White logged two RBIs and Hansen scored two runs in the first game to set up the 6-4 win. White also pitched a strong game, racking up six strikeouts, and sophomore Ethan Johnson came on late to close it out, taking the last four outs.
Hansen then scored four runs in the second game, White three, Boyle, Colter Gansmann, Tanner Ripley two and Alan Duty one. Boyle also pitched 5-1/3 innings and tallied nine strikeouts.
Hansen made it home on a sacrifice fly in the top of the sixth to give the Sailors a two-run lead, but Summit’s Tuner McDonald launched a two-run home run in the bottom of the inning to tie things, 8-8.
Ripley then got things started in what proved to be a decisive inning for Steamboat, leading off with a triple. He scored on a sacrifice fly from George Cook to give Steamboat the lead. Hansen then came up again, the game still in the balance, stepping in for the last at-bat of his career as a Sailor.
It’s not been a smooth ride, even by Steamboat baseball standards.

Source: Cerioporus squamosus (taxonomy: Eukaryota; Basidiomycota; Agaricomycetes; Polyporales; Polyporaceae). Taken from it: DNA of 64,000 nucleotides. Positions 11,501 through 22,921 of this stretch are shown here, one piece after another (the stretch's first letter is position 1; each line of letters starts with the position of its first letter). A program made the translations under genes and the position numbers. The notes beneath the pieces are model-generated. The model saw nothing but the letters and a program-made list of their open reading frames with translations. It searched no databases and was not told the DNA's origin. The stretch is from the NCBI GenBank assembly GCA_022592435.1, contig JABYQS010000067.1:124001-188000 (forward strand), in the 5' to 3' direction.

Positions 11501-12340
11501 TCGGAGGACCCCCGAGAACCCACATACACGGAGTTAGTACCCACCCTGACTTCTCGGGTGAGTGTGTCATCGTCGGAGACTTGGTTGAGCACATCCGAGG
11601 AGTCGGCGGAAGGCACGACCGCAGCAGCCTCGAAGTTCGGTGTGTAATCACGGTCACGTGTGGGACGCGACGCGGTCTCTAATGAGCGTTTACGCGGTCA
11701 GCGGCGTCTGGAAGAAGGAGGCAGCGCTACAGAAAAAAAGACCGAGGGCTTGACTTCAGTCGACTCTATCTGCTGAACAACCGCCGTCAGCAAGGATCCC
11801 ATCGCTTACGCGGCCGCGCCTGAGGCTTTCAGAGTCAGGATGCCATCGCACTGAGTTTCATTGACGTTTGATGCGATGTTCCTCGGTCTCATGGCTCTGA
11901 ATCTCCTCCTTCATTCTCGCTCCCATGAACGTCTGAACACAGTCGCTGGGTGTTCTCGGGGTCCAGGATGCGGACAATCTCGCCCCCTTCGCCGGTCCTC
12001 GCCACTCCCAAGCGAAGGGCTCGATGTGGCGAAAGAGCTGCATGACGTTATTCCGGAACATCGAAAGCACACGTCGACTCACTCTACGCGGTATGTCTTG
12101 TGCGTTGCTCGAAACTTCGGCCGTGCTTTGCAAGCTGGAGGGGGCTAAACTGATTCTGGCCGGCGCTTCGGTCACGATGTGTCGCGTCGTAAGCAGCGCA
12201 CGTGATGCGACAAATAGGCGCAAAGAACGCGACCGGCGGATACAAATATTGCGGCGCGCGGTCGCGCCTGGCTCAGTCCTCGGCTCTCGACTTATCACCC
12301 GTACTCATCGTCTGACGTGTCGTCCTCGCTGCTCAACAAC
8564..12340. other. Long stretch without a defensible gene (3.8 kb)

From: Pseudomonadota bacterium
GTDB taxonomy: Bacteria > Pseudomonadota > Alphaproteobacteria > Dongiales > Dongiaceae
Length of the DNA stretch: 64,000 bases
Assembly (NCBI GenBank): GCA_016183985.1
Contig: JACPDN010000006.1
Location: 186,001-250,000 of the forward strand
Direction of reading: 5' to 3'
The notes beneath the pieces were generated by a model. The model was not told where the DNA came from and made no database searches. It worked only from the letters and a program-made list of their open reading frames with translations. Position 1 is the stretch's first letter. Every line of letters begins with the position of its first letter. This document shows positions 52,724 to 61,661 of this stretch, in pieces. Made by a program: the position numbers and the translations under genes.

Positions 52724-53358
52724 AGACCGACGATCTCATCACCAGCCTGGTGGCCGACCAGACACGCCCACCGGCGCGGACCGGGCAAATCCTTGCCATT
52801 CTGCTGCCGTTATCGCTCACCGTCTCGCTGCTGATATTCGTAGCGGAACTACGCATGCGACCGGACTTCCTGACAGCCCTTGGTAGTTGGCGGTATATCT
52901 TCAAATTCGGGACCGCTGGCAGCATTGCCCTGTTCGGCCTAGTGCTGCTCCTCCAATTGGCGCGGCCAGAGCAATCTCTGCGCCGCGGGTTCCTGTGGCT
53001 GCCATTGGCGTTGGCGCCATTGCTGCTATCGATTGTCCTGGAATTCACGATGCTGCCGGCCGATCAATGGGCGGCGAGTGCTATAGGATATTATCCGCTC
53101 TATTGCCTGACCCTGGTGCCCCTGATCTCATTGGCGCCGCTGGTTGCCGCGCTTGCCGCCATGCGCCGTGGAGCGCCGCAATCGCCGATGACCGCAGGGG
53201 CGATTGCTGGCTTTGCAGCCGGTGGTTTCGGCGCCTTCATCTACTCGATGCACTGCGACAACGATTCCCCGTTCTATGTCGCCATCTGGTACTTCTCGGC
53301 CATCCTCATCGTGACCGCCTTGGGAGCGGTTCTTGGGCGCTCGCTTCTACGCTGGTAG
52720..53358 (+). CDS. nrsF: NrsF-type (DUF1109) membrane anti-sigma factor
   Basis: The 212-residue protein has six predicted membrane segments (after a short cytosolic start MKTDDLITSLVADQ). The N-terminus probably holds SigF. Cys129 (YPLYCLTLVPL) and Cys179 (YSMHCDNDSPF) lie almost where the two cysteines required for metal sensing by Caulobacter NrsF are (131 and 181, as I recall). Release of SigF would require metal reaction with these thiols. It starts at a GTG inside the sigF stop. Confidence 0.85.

He missed a big chunk of his freshman season with a concussion, then missed much of his sophomore season for the same reason. He broke his thumb during the first practice of his junior season and had to play in pain all year.
He was healthy all through this spring, however, and ready. He fell behind 0-2, then fouled off a curveball to stay alive. The next pitch was a fastball just outside and he connected.
Later, he walked away from the team’s postgame huddle grinning wide when his dad, Jim Hansen, hollered from nearby.
Theodore looked up and stretched out his arms to catch the ball, his home run ball his dad had hiked around the field to retrieve.
He’s had to hike after plenty of his son’s home run balls through the years, fewer in high school but still enough all through his career to fill that drawer.
Theodore caught the ball, kissed and pulled it down. He was already thinking about what he’d write.
He’d scratch the date, “May 8.”
He’d write how far it went, and he’d make a note of Summit’s pitcher, James Falcone, a friend.
And maybe he’ll note this particular ball had helped win a game on what’s been a very rare occurrence in the last decade: a huge day for Steamboat Springs High School baseball.